, , , & Crypt stem cell survival in the mouse intestinal epithelium is regulated by prostaglandins synthesized through cyclooxygenase-1. J. Clin. Invest. 99, 1367–1379 (1997).

  42. 42.

    , & Organizing cell renewal in the intestine: stem cells, signals and combinatorial control. Nat. Rev. Genet. 7, 349–359 (2006).

  43. 43.

    & 16,16-Dimethyl prostaglandin E2 induces radioprotection in murine intestinal and hematopoietic stem cells. Radiat. Res. 103, 196–203 (1985).

  44. 44.

    , , , & Lipopolysaccharide is radioprotective in the mouse intestine through a prostaglandin-mediated mechanism. Gastroenterology 118, 1106–1116 (2000).

  45. 45.

    , , , & EP receptor expression in human intestinal epithelium and localization relative to the stem cell zone of the crypts. PLoS One 6, e26816 (2011).

  46. 46.

    et al. Role of intestinal epithelial cells in the host secretory response to infection by invasive bacteria. Bacterial entry induces epithelial prostaglandin h synthase-2 expression and prostaglandin E2 and F2alpha production. J. Clin. Invest. 100, 296–309 (1997).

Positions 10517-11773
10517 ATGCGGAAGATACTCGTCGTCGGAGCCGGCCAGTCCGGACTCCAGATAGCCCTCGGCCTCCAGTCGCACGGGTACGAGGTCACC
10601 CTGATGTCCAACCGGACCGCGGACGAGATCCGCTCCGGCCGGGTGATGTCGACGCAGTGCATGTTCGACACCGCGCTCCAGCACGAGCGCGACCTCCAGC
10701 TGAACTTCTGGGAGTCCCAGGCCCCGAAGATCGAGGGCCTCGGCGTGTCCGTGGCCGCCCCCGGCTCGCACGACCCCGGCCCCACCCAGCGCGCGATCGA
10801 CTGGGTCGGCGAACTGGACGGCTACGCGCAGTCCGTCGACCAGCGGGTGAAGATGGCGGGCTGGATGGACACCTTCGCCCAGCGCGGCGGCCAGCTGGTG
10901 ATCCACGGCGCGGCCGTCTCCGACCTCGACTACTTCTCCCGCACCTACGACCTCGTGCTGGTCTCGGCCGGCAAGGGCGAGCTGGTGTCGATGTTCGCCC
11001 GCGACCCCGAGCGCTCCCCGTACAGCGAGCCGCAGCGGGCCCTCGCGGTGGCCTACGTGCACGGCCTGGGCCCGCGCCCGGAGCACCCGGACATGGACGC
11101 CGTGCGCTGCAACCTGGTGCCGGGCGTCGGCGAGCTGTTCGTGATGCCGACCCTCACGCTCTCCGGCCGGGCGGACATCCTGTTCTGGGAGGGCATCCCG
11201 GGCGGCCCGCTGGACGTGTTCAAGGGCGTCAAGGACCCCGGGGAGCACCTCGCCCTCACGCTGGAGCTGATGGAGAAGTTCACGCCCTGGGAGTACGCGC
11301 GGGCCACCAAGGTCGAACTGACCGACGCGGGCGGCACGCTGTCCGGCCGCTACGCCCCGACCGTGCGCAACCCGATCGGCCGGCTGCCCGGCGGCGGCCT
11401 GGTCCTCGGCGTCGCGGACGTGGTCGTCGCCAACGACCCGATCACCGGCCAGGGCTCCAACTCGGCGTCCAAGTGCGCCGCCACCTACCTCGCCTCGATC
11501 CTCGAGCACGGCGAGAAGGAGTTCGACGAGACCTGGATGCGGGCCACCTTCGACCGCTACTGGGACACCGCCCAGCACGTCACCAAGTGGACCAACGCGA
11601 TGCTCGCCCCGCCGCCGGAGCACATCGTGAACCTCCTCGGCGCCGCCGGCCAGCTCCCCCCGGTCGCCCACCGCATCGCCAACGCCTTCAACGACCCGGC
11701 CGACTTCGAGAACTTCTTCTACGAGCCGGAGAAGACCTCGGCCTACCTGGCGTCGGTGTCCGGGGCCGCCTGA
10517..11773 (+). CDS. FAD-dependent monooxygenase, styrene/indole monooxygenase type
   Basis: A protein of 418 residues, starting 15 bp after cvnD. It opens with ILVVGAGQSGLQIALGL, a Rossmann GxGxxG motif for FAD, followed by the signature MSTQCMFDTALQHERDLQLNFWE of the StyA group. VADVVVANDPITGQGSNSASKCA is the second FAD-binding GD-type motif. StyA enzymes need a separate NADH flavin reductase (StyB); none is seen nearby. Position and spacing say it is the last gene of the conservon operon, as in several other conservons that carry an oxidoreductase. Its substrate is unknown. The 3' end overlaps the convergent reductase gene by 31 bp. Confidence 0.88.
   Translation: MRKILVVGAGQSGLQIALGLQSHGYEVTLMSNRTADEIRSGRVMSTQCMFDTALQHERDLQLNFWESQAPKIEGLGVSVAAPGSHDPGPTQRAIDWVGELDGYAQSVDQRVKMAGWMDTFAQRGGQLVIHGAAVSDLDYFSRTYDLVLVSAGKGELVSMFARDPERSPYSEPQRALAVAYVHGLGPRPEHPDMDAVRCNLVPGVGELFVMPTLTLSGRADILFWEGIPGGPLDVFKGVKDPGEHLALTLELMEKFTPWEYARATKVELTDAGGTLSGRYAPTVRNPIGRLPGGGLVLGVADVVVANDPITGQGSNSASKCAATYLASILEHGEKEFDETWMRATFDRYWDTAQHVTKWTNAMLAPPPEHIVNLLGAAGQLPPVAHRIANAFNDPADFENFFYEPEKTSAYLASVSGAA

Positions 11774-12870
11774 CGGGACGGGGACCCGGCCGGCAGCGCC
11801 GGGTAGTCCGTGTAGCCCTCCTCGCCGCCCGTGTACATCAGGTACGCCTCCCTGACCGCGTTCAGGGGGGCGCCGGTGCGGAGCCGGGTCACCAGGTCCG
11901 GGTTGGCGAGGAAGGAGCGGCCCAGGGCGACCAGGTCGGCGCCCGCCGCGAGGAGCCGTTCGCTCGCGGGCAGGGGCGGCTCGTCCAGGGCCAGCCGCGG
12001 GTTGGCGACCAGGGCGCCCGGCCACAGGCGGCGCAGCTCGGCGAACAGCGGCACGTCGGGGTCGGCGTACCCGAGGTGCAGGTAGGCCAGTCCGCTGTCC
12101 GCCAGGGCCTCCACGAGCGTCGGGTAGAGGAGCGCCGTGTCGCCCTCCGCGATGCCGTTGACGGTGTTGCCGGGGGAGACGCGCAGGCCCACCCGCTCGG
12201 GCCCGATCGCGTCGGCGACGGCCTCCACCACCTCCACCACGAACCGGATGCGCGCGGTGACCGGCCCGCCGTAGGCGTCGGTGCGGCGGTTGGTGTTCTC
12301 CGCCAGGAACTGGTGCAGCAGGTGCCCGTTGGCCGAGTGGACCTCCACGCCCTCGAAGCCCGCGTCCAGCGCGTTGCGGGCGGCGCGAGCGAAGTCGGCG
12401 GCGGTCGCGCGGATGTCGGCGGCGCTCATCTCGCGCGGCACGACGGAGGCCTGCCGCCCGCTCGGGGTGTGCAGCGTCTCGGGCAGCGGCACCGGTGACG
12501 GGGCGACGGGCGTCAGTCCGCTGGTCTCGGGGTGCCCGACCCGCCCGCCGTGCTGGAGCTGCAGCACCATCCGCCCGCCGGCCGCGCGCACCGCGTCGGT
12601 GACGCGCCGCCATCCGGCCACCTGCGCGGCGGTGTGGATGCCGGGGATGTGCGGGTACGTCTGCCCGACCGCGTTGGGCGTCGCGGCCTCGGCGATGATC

47. 47.

    et al. Peroxisome proliferator-activated receptor gamma 2 mutation may cause a subset of ulcerative colitis. Pediatr. Int. 52, 729–734 (2010).

  48. 48.

    et al. Importance and regulation of the colonic mucus barrier in a mouse model of colitis. Am. J. Physiol. Gastrointest. Liver Physiol. 300, G327–333 (2011).

  49. 49.

    & Microcolony survival assay for cells of mouse intestinal mucosa exposed to radiation. Int. J. Radiat. Biol. Relat. Stud. Phys. Chem. Med. 17, 261–267 (1970).

  50. 50.